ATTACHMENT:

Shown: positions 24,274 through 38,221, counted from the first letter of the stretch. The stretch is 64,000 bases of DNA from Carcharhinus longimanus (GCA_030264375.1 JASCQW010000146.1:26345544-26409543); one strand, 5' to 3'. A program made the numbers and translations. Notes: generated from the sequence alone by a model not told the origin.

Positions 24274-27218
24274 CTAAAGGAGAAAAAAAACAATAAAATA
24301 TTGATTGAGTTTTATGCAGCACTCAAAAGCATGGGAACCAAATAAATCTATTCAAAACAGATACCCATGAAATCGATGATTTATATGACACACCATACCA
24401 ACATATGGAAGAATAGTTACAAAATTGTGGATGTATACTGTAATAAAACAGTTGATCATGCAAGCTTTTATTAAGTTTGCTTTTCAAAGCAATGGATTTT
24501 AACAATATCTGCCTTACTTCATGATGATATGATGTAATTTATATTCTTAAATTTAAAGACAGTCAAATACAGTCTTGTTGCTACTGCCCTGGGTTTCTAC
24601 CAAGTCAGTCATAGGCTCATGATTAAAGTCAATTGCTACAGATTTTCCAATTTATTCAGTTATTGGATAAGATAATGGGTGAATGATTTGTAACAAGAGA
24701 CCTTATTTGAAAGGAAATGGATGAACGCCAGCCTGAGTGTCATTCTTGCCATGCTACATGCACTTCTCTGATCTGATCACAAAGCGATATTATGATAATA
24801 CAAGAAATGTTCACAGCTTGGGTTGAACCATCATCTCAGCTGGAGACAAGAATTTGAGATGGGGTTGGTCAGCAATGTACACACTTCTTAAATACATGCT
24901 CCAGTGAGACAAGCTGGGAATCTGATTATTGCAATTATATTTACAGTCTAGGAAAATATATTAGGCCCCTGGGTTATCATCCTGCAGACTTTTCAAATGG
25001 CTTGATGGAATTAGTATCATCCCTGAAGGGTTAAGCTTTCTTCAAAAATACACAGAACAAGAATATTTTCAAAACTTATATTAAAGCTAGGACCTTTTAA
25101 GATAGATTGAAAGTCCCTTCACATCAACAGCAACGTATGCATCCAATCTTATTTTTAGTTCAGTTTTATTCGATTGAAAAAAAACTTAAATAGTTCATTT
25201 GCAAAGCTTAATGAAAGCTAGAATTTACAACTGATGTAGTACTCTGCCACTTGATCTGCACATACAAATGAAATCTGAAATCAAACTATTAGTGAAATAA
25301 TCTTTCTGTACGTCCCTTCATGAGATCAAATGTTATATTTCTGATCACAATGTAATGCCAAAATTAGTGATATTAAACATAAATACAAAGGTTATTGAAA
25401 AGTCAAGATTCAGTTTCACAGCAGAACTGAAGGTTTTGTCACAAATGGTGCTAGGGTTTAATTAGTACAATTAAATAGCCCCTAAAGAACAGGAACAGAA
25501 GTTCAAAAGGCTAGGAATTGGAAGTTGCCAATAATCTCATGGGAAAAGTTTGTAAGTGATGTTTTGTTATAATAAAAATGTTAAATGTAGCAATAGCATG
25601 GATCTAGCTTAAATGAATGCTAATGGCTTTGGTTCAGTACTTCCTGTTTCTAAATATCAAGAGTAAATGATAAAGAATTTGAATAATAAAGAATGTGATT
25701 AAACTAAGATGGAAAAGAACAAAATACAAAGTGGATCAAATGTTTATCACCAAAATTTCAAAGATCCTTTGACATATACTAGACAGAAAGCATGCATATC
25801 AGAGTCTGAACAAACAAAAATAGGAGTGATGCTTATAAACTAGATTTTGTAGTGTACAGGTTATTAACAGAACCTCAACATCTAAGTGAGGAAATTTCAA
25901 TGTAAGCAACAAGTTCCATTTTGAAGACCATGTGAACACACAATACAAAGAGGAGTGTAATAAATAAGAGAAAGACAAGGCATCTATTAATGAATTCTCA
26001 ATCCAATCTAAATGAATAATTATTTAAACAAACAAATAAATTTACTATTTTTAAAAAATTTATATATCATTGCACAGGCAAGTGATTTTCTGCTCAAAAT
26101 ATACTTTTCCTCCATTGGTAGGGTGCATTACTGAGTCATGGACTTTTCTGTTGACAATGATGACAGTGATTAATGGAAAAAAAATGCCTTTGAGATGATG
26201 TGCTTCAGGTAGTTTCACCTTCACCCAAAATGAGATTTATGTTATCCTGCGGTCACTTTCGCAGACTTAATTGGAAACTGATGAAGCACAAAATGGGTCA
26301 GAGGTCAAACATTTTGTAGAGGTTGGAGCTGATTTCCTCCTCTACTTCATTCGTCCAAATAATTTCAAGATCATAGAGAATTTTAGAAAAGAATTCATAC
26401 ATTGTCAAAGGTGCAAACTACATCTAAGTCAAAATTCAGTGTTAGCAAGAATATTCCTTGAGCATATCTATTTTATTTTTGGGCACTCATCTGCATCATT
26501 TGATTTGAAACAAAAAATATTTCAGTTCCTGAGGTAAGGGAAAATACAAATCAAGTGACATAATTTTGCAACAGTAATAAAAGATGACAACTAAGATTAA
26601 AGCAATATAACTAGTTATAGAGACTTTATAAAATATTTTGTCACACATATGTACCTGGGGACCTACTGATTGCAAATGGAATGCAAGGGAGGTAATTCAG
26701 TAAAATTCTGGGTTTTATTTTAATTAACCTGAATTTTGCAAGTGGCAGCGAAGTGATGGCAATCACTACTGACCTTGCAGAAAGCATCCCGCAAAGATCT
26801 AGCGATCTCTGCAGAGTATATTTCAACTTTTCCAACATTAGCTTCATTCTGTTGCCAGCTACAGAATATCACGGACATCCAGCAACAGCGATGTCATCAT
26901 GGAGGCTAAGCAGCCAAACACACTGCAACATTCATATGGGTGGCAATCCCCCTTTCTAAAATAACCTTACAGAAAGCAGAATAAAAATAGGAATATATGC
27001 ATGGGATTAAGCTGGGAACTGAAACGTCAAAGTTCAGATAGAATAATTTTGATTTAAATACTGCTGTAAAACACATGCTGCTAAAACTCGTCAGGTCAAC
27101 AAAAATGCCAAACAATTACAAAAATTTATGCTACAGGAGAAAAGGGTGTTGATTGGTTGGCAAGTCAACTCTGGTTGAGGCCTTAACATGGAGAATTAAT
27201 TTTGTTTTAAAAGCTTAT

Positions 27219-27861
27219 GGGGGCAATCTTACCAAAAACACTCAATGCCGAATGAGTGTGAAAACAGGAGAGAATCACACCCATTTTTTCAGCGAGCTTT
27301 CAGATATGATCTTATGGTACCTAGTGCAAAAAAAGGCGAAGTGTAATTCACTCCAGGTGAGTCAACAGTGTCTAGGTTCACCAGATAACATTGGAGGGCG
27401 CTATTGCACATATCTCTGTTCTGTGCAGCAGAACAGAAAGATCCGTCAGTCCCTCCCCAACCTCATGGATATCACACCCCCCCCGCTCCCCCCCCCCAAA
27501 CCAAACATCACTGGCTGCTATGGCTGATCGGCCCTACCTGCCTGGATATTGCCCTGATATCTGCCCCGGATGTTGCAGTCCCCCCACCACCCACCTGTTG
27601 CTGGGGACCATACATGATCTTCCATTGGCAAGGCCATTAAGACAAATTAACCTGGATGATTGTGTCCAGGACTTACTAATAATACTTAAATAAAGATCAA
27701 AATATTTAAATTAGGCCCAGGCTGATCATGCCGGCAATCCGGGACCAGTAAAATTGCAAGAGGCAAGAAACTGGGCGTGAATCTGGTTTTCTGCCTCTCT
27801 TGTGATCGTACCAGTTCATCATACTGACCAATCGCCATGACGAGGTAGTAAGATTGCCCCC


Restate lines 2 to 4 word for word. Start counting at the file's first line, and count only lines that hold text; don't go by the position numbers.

Positions 24274-27218
24274 CTAAAGGAGAAAAAAAACAATAAAATA
24301 TTGATTGAGTTTTATGCAGCACTCAAAAGCATGGGAACCAAATAAATCTATTCAAAACAGATACCCATGAAATCGATGATTTATATGACACACCATACCA